A pioneering artist who subverted conventions in her depictions of the nude, self-portraits, and still-lives. An iconoclast in her own time, Modersohn-Becker is today considered an icon of modernity.
Throughout her career, Paula Modersohn-Becker boldly experimented with styles while steadfastly pursuing the truth of everyday life and her own female experience. This monograph looks at the entire spectrum of her work—figure drawings, still-lifes, self-portraiture, landscape, nudes, and portraits of young girls and old women—to illustrate the evolution of an artist reacting to seismic cultural change at the turn of the nineteenth century. Whether she was embracing or subverting the principles of realism, naturalism, impressionism, symbolism, or expressionism, Modersohn-Becker remained interested in issues of identity, peeling away outer layers to uncover what she understood as the true essence of life. This book features numerous examples of Modersohn-Becker’s striking and relatively unknown drawings of men, women, and children facing poverty, as well as her highly original figure paintings and nudes—including her unprecedented nude self-portraits. Accompanying the first museum exhibition of Modersohn-Becker’s work in the United States, it reveals the deeply personal and authentic work of an artist who resolutely forged her own path.
Jay A. Clarke is the Rothman Family Curator of Prints and Drawings at the Art Institute of Chicago. Her exhibitions and publications include “Becoming Edvard Munch: Influence, Anxiety, and Myth” (2009); “Picasso/Encounters” (2017) with Marilyn McCully; and she is the editor of Innovation, Tradition, and Nostalgia: The Manton Collection of British Art (2012); The Impressionist Line from Degas to Toulouse-Lautrec (2013); and co-editor of Edvard Munch: Trembling Earth (2023). Clark has written several articles on Käthe Kollwitz, Edvard Munch, and the materials, processes, and markets of prints and drawings around 1900.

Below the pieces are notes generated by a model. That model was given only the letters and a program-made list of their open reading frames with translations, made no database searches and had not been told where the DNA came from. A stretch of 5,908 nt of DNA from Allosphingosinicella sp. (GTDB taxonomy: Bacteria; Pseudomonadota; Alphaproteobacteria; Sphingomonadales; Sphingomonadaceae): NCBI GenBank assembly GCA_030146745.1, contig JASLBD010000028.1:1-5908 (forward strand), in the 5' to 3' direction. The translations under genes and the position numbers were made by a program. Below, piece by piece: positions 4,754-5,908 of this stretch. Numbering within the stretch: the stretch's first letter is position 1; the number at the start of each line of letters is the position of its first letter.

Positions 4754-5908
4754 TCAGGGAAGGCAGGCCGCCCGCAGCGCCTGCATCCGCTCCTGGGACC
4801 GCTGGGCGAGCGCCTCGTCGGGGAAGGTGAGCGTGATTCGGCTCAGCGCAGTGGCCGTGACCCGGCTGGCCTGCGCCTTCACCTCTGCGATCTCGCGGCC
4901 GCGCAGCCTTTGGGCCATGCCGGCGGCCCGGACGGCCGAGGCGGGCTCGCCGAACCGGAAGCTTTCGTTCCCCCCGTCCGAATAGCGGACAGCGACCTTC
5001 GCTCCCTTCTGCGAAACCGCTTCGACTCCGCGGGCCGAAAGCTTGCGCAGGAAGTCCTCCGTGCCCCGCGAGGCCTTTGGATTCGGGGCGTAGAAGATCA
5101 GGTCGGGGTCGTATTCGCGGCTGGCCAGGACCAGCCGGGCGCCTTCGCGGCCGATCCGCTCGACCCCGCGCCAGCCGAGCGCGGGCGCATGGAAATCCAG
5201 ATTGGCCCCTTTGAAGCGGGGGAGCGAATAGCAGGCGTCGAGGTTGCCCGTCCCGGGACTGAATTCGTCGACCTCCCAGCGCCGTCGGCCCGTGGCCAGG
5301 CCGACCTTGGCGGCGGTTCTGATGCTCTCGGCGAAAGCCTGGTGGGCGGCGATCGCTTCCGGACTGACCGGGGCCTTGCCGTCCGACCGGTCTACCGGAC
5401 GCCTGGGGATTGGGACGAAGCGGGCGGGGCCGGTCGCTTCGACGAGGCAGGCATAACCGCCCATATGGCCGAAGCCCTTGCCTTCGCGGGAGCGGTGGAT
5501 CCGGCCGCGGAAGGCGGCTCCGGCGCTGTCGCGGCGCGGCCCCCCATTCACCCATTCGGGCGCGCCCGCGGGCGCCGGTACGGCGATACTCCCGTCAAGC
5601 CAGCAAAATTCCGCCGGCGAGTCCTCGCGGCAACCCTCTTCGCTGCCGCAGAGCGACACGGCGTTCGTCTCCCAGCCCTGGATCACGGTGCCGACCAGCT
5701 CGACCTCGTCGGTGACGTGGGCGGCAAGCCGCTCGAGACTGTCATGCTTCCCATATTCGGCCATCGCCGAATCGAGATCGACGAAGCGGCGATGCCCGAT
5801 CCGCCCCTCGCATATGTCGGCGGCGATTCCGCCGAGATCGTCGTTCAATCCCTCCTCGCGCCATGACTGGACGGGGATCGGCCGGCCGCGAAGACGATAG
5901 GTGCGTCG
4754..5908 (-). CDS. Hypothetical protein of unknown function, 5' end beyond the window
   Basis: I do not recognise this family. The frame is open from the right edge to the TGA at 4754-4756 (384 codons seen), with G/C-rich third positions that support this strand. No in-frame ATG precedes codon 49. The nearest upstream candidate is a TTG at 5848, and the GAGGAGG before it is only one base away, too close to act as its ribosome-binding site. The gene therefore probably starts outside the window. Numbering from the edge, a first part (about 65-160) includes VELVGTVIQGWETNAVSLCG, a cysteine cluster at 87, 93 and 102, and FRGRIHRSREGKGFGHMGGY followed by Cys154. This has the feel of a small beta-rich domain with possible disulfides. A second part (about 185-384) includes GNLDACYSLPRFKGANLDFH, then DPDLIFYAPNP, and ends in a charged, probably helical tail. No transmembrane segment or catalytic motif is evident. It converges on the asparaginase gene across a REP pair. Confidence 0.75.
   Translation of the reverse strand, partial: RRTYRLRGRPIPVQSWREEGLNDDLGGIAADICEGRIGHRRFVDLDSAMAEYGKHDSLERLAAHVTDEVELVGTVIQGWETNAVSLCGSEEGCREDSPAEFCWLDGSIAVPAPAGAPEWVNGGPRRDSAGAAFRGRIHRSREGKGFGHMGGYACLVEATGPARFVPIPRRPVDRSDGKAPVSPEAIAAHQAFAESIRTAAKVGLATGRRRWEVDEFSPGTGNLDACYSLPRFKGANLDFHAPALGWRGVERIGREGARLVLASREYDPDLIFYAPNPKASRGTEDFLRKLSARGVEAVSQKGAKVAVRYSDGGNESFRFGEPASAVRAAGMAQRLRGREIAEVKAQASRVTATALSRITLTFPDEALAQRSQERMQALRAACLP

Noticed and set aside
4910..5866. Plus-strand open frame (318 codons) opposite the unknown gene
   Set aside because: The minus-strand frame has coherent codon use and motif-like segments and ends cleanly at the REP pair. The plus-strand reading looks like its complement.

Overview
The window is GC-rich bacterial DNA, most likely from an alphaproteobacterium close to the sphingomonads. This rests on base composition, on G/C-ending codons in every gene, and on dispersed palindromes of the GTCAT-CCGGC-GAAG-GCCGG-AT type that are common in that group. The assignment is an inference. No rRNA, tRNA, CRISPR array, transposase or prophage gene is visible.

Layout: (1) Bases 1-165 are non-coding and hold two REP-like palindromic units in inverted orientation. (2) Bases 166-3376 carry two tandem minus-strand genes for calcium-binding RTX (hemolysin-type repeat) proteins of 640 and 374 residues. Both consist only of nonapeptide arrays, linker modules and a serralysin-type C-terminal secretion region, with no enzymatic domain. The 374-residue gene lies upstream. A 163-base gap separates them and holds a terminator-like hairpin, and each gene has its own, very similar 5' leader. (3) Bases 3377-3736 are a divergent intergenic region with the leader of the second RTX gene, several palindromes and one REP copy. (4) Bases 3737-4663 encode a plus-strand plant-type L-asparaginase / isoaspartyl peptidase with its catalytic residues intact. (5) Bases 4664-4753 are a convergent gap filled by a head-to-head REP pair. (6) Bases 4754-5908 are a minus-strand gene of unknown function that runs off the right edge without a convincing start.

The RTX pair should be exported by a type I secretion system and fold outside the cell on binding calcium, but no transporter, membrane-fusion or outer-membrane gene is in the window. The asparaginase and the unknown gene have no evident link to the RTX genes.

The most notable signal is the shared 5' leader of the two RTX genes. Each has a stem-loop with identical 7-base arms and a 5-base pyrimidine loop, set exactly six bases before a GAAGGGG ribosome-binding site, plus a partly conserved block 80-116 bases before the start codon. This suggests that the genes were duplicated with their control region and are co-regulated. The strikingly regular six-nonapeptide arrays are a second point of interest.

Jill Lloyd-Peppiatt is a writer and curator specializing in German and Austrian modernism. She has organized many critically acclaimed exhibitions for the Neue Galerie New York and other leading museums, including, most recently, “Ernst Ludwig Kirchner” (2019) with Janis Staggs; and “Edvard Munch: Trembling Earth” (co-curator for the Clark Art Institute, Museum Barberini, and Munch Museum) with Jay Clarke and Trine Nielsen. She has published widely on German art, including her book German Expressionism: Primitivism and Modernity, which was awarded the National Art Book Prize.